HouseNovel, MyHeritage, HathiTrust, More: Sunday ResearchBuzz, April 3, 2022


Sun Current: Edina native founds real estate preservation platform. “The startup, called HouseNovel, digitally preserves real estate history in communities across the U.S., including Edina. Founded by Edina native Amanda Zielike and her husband, David Decker, the company launched last month, inviting visitors to its site to search a specific address, browse their communities and input their own stories to be captured in history.” This site was a bit of a slow load for me; be a little patient when running a search, as there’s a lot of data to load.


Genealogy’s Star: MyHeritage Announces New Census Helper Feature.. “We’re happy to introduce the Census Helper™, a useful and free tool that scans your family tree and compiles a list of your relatives who are very likely to be found in the 1950 U.S. census. This tool is available immediately for all MyHeritage users.”

HathiTrust: Introducing HathiTrust Digital Collection Principles. “The Collection Principles will lead us beyond our origins in mass digitization towards deliberate collection building and management essential for our 200+ members and the public that uses HathiTrust…. The principles recognize, and newly articulate, needs and opportunities in how we conduct our stewardship now and into the future. Based on these principles, we will orient our collections work toward justice, equity, and wide representation, and toward resilience in response to the changing economic, social, and environmental conditions in which we all work.”


How-To Geek: How to Duet on TikTok. “Some of TikTok’s most popular features include the ability to react and respond to other videos. ‘Duet’ is one way to do this—it’s sorta like reacting in real-time to another TikTok video. We’ll show you how it works.”

Lifehacker: How to Tell if You’re Chatting with a Bot. “From chatbots to Tinder bots (yes, really), bots are pretending to be human and having conversations with us—often without identifying themselves. Luckily, conversational AI hasn’t yet reached perfection, and it’s possible to detect a bot—though that may change soon enough as technology advances. For the time being, if you want to know if you’re dealing with a bot, there are a few strategies that should reveal the truth.”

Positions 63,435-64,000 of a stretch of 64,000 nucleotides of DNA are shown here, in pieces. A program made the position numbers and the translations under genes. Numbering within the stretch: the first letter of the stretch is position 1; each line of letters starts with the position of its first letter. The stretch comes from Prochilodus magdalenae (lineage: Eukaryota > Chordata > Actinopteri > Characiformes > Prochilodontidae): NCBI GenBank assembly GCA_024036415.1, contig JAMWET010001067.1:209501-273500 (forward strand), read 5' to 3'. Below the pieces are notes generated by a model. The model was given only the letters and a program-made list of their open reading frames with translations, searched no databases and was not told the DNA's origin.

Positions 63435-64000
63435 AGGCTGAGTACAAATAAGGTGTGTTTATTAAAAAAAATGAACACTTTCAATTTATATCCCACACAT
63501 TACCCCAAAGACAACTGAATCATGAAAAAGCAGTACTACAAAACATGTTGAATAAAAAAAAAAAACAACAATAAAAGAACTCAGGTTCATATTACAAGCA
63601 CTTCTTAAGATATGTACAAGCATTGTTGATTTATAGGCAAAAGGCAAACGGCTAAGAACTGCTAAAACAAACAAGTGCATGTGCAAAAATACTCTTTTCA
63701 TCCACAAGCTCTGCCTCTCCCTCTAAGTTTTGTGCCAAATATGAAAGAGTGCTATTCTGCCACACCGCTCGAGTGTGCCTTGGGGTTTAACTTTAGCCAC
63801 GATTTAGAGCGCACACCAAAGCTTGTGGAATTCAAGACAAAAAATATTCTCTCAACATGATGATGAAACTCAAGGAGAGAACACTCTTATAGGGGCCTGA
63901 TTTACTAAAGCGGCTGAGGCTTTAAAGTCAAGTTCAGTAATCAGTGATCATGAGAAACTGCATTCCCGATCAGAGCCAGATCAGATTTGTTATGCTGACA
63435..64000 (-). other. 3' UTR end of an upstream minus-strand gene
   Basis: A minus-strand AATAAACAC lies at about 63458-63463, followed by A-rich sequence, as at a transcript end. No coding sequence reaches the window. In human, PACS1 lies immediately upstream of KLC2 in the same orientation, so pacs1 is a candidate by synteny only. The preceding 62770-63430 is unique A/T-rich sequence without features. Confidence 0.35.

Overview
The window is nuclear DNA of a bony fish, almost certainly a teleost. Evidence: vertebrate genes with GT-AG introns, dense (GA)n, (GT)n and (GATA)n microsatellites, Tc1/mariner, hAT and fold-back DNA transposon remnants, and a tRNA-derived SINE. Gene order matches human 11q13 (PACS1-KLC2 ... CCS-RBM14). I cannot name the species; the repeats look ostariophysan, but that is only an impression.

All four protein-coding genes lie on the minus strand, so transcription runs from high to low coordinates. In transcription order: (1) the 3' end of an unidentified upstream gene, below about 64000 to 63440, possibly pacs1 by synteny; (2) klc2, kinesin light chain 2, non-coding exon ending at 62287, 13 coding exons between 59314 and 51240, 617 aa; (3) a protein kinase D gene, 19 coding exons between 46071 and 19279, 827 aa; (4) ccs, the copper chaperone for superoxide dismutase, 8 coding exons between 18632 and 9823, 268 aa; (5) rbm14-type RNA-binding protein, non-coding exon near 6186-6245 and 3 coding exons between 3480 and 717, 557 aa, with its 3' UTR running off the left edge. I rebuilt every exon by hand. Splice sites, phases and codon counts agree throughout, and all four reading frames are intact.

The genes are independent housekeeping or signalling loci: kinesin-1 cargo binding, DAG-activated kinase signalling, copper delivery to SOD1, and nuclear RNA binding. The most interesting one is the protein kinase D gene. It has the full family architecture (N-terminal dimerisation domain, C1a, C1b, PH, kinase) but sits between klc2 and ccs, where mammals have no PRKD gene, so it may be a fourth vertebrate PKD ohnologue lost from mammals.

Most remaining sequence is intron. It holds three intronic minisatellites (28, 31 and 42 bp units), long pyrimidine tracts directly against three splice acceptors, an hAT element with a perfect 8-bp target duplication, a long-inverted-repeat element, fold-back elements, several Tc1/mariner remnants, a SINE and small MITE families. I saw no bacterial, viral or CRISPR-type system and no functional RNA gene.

Radio Free Asia: China blocks use of Tibetan language on learning apps, streaming services. “Chinese government restrictions on use of the Tibetan language have now spread to video services and other online platforms, as Beijing continues to push the assimilation of China’s ethnic minorities into the dominant Han Chinese culture, according to Tibetan sources.”

New York Times: Want to See the Weirdest of Wikipedia? Look No Further.. “The Instagram account shares bizarre and surprising snippets from the vast, crowdsourced online encyclopedia, including amusing images (a chicken literally crossing a road) and minor moments in history (Mitt Romney driving several hours with his dog atop his car). Some posts are wholesome — such as Hatsuyume, the Japanese word for one’s first dream of the year — while others are not safe for work (say, panda pornography).”


Bleeping Computer: Wyze Cam flaw lets hackers remotely access your saved videos. “A Wyze Cam internet camera vulnerability allows unauthenticated, remote access to videos and images stored on local memory cards and has remained unfixed for almost three years. The bug, which has not been assigned a CVE ID, allowed remote users to access the contents of the SD card in the camera via a webserver listening on port 80 without requiring authentication.”

Krebs on Security: Fake Emergency Search Warrants Draw Scrutiny from Capitol Hill. “On Tuesday, KrebsOnSecurity warned that hackers increasingly are using compromised government and police department email accounts to obtain sensitive customer data from mobile providers, ISPs and social media companies. Today, one of the U.S. Senate’s most tech-savvy lawmakers said he was troubled by the report and is now asking technology companies and federal agencies for information about the frequency of such schemes.”


The Conversation: Algorithms, bots and elections in Africa: how social media influences political choices . “As mobile phones become commonplace, even in Africa’s poorest countries, the uptake of social media has become ubiquitous. Applications like Facebook, Twitter, YouTube, WhatsApp and blogs form an integral part of today’s political communication landscape in much of the continent. These platforms are becoming a dominant factor in electoral processes, playing a tremendous role in the creation, dissemination and consumption of political content.”

Concordia University: Concordia launches the Applied AI Institute. “Climate change, smart cities, health care, transportation, aerospace, cybersecurity, privacy and trust — Concordia researchers have been applying artificial intelligence (AI) solutions to these problems for years. Now, they’re joining forces under the university’s newly launched Applied AI Institute.”

Agência FAPESP: Smartphone app helps communities monitor floods and supplies data for disaster prevention. “A smartphone app could change the way communities and governments deal with floods. People living in flood-prone areas can use it to receive early warnings and help the authorities with disaster prevention by contributing to the identification of high-risk areas.” Good afternoon, Internet…

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